Date posted: February 10, 2015
In September 2014, in an address to the Turkish Industry and Business Association, Turkish President Recep Tayyip Erdogan made the following statement: “No effort is underway to cause the bankruptcy of a bank. That bank is already bankrupt. They are carrying water by hand to keep it afloat.”
Erdogan’s remarks, which targeted Bank Asya, owned by businesspeople close to the Gulen community, made headlines the following day, creating the impression that the bank had collapsed. Making such comments about a financial institution constitutes a dangerous move, as it could cause panic among clients and lead to mass deposit withdrawals. The headlines, however, failed to spark fear or panic among Bank Asya clients. They were all aware that the bank’s Gulenist links had put it in the government’s crosshairs.
Under normal circumstances, had Bank Asya’s capital structure weakened or had it gone bankrupt, it would be taken over by the Savings Deposit Insurance Fund (TMSF). Yet, not only did the bank have a robust capital structure, but it had also strengthened itself by the sale of several affiliates. Nevertheless, late on Feb. 3, Turkish television channels broke the surprising news that the TMSF had taken control of Bank Asya.
A story run by the state-owned Anatolia news agency at 10:09 p.m. reported: “The Banking Regulation and Supervision Agency (BDDK) established that Bank Asya had violated a Banking Law provision that requires banks to have ‘a transparent and open partnership and organizational scheme that does not obstruct the efficient auditing of the institution’ and therefore decided to transfer 63% of the bank’s preferred shares to TMSF’s disposal.” According to Anatolia, the BDDK had determined that Bank Asya had failed to submit information and documents concerning 132 of the bank’s 185 privileged shareholders, leading to uncertainty with respect to those shareholders. Meanwhile, the TMSF only said the bank’s “management had been taken over. Bank Asya’s routine activities will continue.”
The news could have sparked panic despite continuation of the bank’s routine activities. In an interview with Al-Monitor, Masum Turker, former state minister for the economy, commented that the method used to take control of the bank’s management was “unprecedented” and could have been designed to trigger panic among clients and push them to withdraw deposits.
Clients did rush to Bank Asya branches, but they did so to open new accounts to deposit modest sums, not to withdraw their money. A deposit holder interviewed Feb. 5 by Samanyolu TV said, “We came over not to withdraw money, but to deposit some. We’ll be selling our [gold] rings and bracelets to keep our bank standing.” Another client was seen holding a banner that read, “The state is trying to sink a bank, and we, the people, are coming to rescue it.”
For a bank to be seized, its capital sufficiency ratio — the ratio of the bank’s capital to its obligations — has to fall below 12%. Bank Asya has a ratio of 18%, which makes it one of Turkey’s strongest lenders. Yet, the government made the unprecedented move of taking control of the bank’s management by citing its failure to submit information and documents concerning some of its shareholders. According to Turhan Bozkurt, economy editor for the daily Zaman, it was “an attempt by the state to bankrupt a bank.”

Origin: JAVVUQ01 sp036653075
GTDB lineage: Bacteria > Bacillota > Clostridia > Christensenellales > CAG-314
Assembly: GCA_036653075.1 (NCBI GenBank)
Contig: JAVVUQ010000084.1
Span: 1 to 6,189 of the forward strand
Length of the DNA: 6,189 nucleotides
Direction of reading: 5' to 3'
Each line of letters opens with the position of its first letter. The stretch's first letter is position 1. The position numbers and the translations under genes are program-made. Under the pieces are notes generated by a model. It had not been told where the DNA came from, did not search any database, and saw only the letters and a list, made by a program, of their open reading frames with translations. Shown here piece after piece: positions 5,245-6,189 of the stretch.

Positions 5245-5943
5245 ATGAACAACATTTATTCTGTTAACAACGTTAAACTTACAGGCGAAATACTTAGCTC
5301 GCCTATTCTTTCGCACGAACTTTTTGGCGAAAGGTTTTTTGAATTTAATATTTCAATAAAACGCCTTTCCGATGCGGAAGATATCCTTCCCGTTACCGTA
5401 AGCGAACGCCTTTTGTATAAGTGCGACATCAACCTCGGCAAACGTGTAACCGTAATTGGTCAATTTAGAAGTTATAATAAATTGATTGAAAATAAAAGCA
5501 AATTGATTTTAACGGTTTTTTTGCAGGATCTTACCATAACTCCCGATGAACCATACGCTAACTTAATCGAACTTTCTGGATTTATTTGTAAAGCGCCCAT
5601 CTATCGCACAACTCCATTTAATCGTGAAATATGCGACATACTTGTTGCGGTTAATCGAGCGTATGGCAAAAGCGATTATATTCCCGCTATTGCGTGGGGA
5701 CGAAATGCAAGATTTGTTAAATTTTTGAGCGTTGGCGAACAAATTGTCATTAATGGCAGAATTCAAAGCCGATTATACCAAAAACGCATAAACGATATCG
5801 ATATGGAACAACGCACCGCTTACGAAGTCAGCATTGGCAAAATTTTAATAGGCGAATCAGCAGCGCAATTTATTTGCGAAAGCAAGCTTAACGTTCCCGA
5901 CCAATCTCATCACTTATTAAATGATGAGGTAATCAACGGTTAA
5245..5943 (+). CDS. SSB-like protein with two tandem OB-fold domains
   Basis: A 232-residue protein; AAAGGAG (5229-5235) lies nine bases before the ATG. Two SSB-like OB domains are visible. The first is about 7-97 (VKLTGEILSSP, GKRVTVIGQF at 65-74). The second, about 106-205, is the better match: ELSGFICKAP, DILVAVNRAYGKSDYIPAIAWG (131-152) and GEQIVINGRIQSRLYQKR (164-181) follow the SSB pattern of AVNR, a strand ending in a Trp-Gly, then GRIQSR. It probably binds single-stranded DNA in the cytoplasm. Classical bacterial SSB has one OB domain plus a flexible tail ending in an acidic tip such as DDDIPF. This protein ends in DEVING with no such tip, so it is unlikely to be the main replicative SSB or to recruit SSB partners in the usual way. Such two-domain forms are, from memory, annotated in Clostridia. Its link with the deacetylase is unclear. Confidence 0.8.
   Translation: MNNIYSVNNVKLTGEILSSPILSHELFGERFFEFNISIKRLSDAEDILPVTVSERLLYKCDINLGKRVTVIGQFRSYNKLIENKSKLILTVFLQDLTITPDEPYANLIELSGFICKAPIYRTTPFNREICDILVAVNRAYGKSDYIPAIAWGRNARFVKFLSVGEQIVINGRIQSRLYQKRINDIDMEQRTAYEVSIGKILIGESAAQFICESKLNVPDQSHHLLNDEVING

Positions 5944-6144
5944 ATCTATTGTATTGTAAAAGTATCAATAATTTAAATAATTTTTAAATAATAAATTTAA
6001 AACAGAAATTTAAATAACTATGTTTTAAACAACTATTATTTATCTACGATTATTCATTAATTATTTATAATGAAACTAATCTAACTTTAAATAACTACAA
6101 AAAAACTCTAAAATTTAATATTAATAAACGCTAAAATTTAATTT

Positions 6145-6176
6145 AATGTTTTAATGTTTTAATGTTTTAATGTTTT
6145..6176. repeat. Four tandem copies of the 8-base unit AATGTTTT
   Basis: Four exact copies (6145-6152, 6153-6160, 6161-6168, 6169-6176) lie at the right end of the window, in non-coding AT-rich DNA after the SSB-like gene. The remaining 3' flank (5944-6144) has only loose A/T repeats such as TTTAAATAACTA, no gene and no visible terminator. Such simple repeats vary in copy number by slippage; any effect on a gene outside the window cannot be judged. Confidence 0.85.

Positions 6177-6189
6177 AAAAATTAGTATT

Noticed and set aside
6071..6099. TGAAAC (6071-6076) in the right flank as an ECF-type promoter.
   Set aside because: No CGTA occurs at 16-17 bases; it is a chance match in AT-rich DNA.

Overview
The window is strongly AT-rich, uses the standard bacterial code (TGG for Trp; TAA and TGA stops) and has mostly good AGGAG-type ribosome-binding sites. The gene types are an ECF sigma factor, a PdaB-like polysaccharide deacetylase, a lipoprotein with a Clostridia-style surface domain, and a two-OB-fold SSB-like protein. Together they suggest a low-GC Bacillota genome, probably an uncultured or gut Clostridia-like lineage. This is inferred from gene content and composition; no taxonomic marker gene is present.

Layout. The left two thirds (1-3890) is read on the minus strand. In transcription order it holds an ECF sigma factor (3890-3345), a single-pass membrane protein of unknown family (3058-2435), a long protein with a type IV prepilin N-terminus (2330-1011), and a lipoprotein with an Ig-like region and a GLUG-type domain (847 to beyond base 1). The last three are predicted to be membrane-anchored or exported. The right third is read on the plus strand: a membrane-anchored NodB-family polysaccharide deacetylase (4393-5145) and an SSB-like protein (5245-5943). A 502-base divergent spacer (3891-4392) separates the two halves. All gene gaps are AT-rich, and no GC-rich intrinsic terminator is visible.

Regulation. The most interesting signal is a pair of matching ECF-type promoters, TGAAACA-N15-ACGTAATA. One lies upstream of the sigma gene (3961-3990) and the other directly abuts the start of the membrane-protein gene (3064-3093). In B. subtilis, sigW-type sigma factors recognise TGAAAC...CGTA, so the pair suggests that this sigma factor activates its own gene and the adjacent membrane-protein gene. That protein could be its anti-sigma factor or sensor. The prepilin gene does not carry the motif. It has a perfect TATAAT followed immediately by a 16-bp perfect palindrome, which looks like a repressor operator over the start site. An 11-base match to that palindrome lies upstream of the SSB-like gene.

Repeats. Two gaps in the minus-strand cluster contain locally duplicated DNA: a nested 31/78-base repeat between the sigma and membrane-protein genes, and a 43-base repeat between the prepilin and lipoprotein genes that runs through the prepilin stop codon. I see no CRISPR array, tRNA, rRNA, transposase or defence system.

The move against Bank Asya sparked anxiety among foreign investors in Turkey and had an immediate impact on the Istanbul stock exchange. The shares of banks with foreign partners suffered heavy losses Feb. 3-4.
Was there any anticipation ahead of the evening of Feb. 3 that Bank Asya might collapse? Tracing stock exchange movements, one could argue that such a story was already circulating on the afternoon of Feb. 3. The main index of the Istanbul stock exchange had started the day with a 335-point increase, reaching 90,048 points. In the afternoon session, however, an abrupt wave of heavy selling caused the main index to plunge 2,204 points and close the day at 87,509 points. The banking index suffered the heaviest losses, falling 4.24%, which suggests a sharp reaction by investors in banking shares.
Selling at the stock exchange continued Feb. 4 after the decision against Bank Asya was formally announced. The main index shed another 1,598 points, or 1.83%, to close the day at 85,910 points. Banking shares again suffered losses of more than 4%. Only 10 days earlier, market watchers had been discussing whether the index could break the 100,000-point benchmark.
Foreign investors appear to be worried that a bank’s management can be so easily seized in Turkey. To take control of a bank with a strong capital structure — and whose first branch was opened in 1996 in a ceremony attended by the then-prime minister and Erdogan himself, then Istanbul mayor — is not something that foreigners can fathom.
On Feb. 5, Umut Oran, a parliamentarian for the main opposition Republican People’s Party, submitted a written question to Deputy Prime Minister Ali Babacan, who is in charge of the economy, in a bid to uncover what went on behind the scenes. The document, which Oran made available to Al-Monitor, includes three questions: